Virtual offerings exploded into fashion due to the pandemic. However, consumers who have adapted to virtual classes, appointments and happy hours aren’t likely going to quit cold turkey. Rather, virtual events are here to stay.
After we’ve been given the all-clear on the pandemic, virtual events like classes, workshops or webinars will co-exist with traditional in-person offerings.
This is due to the ability of virtual events to provide people more than just safety. They also provide convenience and efficiency. (Are you seeing a trend here?) Think of virtual as the curbside pick-up or delivery of your service-based offering.
For example, in the medical field, 76% of patients say they would prefer to continue using Telehealth moving forward when an in-person visit isn’t necessary.
Some great examples of virtual offerings, that aren’t telehealth appointments include:
- Gyms and fitness centers are developing on-demand fitness classes that complement their in-gym programs.
- Small businesses of all kinds are jumping on the virtual learning trend. Dog training, yep. Candle making, of course. Plant care, uh-huh!
You may be wondering why some businesses would need to continue these virtual offerings post-pandemic.
Consider this: Many companies have become fully remote organizations, spreading team members out across the county and beyond. Virtual experiences developed due to the pandemic, like escape rooms, can now be used to cater to the need to connect teams.
One of the biggest benefits to continuing to offer virtual is that it opens your business up to customers outside of your typical geographic area.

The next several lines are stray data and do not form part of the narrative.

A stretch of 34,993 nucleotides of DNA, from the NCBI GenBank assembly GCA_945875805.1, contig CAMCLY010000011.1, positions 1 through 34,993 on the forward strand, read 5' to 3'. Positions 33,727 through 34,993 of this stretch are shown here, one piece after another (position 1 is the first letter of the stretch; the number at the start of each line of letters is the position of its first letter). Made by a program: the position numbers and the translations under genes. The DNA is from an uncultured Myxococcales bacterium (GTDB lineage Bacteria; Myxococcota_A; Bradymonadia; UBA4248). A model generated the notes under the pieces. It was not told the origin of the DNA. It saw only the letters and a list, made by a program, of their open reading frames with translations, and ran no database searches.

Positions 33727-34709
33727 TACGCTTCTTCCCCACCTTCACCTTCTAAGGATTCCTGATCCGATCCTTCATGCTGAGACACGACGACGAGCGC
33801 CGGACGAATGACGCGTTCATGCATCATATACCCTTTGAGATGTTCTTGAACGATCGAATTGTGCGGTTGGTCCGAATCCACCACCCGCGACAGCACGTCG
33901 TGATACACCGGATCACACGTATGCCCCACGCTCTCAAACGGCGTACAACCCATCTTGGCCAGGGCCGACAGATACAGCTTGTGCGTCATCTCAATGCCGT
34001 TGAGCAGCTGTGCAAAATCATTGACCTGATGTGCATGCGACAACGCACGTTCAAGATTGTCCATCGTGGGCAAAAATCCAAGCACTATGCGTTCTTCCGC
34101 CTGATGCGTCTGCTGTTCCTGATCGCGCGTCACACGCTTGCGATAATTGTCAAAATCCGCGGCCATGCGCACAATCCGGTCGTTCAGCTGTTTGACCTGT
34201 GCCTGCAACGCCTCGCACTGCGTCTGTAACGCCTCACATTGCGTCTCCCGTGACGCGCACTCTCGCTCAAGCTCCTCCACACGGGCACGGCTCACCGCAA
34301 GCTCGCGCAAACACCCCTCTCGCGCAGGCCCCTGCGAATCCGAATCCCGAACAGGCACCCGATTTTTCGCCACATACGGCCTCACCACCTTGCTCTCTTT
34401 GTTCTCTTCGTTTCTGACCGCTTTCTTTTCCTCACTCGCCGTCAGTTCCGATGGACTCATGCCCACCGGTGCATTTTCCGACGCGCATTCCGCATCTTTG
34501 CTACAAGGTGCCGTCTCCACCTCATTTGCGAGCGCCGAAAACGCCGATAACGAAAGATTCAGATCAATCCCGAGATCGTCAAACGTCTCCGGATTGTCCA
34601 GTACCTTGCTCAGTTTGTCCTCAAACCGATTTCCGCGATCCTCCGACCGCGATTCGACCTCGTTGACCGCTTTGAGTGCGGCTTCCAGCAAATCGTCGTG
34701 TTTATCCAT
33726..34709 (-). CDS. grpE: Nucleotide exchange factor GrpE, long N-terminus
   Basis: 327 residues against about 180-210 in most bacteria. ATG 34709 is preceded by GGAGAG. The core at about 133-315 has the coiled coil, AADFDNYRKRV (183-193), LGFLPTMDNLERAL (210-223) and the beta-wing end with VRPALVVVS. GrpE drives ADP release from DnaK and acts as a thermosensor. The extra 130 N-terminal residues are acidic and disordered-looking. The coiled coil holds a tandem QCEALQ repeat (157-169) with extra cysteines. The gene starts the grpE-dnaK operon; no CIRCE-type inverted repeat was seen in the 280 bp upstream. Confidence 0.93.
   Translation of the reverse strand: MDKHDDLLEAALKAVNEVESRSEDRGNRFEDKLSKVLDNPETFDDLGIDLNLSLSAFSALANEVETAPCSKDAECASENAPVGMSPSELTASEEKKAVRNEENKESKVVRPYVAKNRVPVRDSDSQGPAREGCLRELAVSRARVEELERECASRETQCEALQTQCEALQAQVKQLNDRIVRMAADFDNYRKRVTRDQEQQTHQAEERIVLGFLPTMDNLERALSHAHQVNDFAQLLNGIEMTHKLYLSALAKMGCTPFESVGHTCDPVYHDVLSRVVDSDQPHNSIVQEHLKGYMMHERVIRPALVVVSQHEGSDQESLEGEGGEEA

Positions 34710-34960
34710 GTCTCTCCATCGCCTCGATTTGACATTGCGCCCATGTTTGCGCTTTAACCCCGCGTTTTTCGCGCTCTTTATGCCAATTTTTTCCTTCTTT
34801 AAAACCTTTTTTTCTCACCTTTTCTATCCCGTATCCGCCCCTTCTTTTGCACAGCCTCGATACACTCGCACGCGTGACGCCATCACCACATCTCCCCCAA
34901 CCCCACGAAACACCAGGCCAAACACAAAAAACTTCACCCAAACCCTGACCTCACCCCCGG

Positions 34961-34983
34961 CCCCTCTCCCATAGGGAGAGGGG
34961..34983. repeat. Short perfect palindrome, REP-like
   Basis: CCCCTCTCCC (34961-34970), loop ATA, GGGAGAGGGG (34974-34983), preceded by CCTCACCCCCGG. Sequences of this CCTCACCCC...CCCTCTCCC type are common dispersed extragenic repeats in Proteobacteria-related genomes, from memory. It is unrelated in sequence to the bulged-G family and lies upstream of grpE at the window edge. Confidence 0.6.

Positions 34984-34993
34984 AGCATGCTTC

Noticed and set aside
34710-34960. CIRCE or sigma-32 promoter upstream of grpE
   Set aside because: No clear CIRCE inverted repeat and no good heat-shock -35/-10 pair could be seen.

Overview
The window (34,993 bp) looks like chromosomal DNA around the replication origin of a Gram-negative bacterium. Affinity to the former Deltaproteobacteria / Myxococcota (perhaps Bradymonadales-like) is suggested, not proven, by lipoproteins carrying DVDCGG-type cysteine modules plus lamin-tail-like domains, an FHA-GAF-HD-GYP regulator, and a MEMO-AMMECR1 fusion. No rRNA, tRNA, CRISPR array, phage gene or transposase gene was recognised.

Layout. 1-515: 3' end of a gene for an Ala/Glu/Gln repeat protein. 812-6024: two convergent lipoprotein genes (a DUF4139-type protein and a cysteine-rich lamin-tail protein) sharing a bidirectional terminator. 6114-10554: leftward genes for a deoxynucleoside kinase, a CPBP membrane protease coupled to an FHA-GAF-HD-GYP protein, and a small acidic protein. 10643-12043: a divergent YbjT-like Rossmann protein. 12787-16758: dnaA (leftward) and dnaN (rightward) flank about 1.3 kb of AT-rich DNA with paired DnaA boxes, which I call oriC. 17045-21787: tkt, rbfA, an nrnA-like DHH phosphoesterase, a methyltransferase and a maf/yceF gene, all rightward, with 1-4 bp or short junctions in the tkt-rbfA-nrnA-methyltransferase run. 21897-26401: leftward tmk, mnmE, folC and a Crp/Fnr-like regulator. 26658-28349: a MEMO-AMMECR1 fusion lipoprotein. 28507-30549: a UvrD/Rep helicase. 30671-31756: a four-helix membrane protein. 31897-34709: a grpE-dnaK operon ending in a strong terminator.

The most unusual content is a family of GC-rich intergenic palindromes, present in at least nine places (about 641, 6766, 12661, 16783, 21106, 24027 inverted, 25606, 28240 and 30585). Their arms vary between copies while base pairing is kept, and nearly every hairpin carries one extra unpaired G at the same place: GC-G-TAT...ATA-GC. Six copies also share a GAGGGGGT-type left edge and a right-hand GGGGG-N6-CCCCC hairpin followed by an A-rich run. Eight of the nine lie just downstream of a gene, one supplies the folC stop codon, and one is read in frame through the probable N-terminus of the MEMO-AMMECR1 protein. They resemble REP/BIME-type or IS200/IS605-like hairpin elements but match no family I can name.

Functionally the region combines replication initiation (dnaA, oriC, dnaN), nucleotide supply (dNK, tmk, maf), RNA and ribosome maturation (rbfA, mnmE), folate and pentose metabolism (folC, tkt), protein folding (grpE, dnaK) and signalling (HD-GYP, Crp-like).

Make It Easy for Your Customers to Spend
Alternative ways to pay were becoming commonplace pre-pandemic. Nevertheless, social distancing increased the speed at which your average consumer switched from cash to credit. According to research by the National Retail Federation, contactless payments have increased by 69%.
If you haven’t already incorporated contactless payment options into your business operations, now is the time to do so. Customers don’t want to have to search for correct change. In fact, more than half of American consumers are already using some form of contactless payments.
Here’s how businesses are incorporating contactless payments into their day-to-day:
- In lieu of a traditional paper receipt, many businesses are sending receipts and asking for payment right to their customer’s phones. With Thryv’s pay by SMS text feature, clients can settle up right from the palm of their hand.
- Checks may feel like relics of a time gone by, but small businesses understand that some folks would rather pay through their checking account. Thryv users can accommodate them by allowing customers to pay online (via ACH) with ThryvPay‘s payment processor.
Consider this, it’s more than just allowing your customers to pay via a contactless method. In addition to letting them pay online, a robust CXM platform, like Thryv, can enable business owners to digitally share and approve quotes.
While COVID made contactless payments a necessity, customers have become accustomed to the convenience and won’t be willing to go back to the way things were.
Plus, according to a report from Bain & Co., people who use mobile payments spend almost twice as much money.
Contactless is Here to Stay
For post-COVID survival, it is critical for small businesses to focus on safety, convenience and efficiency. Adopting a client experience platform, like Thryv, can enable small business owners to provide a contactless experience for new and existing clientele.